Il Barbiere di Siviglia

Opera San José's Il Barbiere di Siviglia

OSJBarber_6872_PhotoBy_DavidAllen-scaled* Notes *
Il barbiere di Siviglia opened at Opera San José last Saturday, but I attended the matinée on Sunday. The performance was a cartoonish delight with lots of pleasant singing.

In his Opera San José debut Stephen Lawless directed this new production, which might not have had the best sense of space but was a lot of fun.

It was unclear if we were on the ground floor (pictured, photograph by David Allen) or if we were a level up, as there was a door downstage that was supposedly to the outside but there was also a balcony on that same level upstage. But I did like the liveliness of the production, the walls that didn't behave and stay put, the four flamenco dancers that would dramatically appear for really no reason except that the action takes place in Seville. The storm scene had a dream sequence in it, which was novel and effective.

Rossini's music is always enjoyable and the singers did a fine job. Mezzo-soprano Courtney Miller was a long-suffering and oddly endearing Berta and bass-baritone Vartan Gabrielian was an especially creepy and greedy Basilio. Bass-baritone Joshua Hughes (Fiorello) sounded bright and robust, as did baritone Michael Kuo (Officer). Everyone was clearly characterized and acted very well,

Likewise the leads were all strong. Bass-baritone Dale Travis is always reliable, his Bartolo is very funny. Nikola Adele Printz is charming as Rosina, their clean, brilliant sound is not that of a coloratura mezzo-soprano, but they were able to work with their voice to give a splendidly resonant performance. Tenor Joshua Sanders is also very solid as Count Almaviva, his plaintive voice sounds strong from top to bottom. Baritone Ricardo José Rivera is a very loud and lovable Figaro, but his voice is pretty and he seemed all smiles.

*Tattling *
In the middle of Act I there were a lot of barking coming from backstage but we never saw dogs in the production. I was very impressed by how the service dog that seems to always be at afternoon performances at this opera house maintained their cool and did not make a single sound at all.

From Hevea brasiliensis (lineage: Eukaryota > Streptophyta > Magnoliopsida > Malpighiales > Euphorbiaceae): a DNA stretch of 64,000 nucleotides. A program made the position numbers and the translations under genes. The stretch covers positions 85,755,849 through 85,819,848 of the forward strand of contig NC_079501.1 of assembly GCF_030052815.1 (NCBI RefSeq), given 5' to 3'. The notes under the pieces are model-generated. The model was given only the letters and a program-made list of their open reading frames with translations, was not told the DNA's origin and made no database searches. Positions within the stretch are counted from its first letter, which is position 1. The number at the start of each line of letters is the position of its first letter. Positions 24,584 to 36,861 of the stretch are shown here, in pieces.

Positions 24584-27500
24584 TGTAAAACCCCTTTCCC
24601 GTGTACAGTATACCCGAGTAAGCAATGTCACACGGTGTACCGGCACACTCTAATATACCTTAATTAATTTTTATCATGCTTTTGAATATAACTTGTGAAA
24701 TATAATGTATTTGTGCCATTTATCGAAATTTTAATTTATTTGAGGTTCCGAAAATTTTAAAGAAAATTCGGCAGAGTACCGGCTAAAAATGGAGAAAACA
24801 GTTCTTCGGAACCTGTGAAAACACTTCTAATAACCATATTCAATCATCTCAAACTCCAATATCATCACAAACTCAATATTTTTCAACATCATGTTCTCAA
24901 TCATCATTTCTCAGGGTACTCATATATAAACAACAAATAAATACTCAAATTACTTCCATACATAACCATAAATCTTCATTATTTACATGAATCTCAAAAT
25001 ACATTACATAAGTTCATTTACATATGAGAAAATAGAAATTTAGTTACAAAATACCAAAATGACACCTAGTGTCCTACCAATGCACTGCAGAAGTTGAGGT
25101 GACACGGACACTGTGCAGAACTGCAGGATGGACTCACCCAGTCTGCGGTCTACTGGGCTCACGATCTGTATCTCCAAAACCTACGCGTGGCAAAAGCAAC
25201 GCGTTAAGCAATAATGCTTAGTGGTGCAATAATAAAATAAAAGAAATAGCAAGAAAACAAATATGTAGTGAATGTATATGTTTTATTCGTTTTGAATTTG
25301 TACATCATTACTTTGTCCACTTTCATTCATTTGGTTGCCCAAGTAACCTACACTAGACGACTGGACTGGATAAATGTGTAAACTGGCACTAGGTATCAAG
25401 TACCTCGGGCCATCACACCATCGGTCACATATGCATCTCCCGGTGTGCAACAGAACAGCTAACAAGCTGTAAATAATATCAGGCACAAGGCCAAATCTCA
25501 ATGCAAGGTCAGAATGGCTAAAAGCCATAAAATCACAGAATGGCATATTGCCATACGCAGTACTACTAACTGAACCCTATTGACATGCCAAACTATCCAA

There was some light talking, I did hear a cellular phone ring once, and lots of cellophane noise at certain points.

SF Opera's Il barbiere di Siviglia

_B5A2612* Notes * 
A revival of Emilio Sagi's busy production of Il barbiere di Siviglia (Act II pictured left, photograph by Cory Weaver) returned to San Francisco Opera after only two years. The proceedings last night did not come into focus until the finale of Act I, but the result was a definitive success, unlike much of what has gone on this season.

The director this time around is Roy Rallo, but the production was fairly close to Sagi's original work. One such subtle change was the guitar in the serenade was given to someone in the orchestra pit rather than being played by Almaviva. Llorenc Corbella's set is great for changing the scenes but it is hard to tell what is inside and what is outside, it is a platform with a few walls on the left side of the stage. Objects and people can enter and exit from under the platform, but this often felt a bit random, as during Don Basilio's La Calunnia aria, when a white curtain noisily appears under the platform and is blown across the right side of the stage. The main part of the set is also quite white, as are many of the costumes, so the end, which has lots of bright shawls, mylar balloons, cotton candy, confetti, and firework projections, is a happy contrast.

Maestro Giuseppe Finzi had the lively orchestra going at a fast clip and there were times were rather loud, especially during Act I. It was difficult to hear "Largo al factotum," even though Lucas Meachem (Figaro) ordinarily has a strapping sound. Meachem occasionally sounded out of breath, but he is a fine actor and is funny. Daniela Mack is a cheeky, charming Rosina. Her voice is not to my taste for some reason, something about her vibrato and the resonances of her sound, but she is competent and again, acts well. René Barbera is a wonderful Almaviva, his bright voice has a beautiful consistency from top to bottom. His coloratura is gorgeous.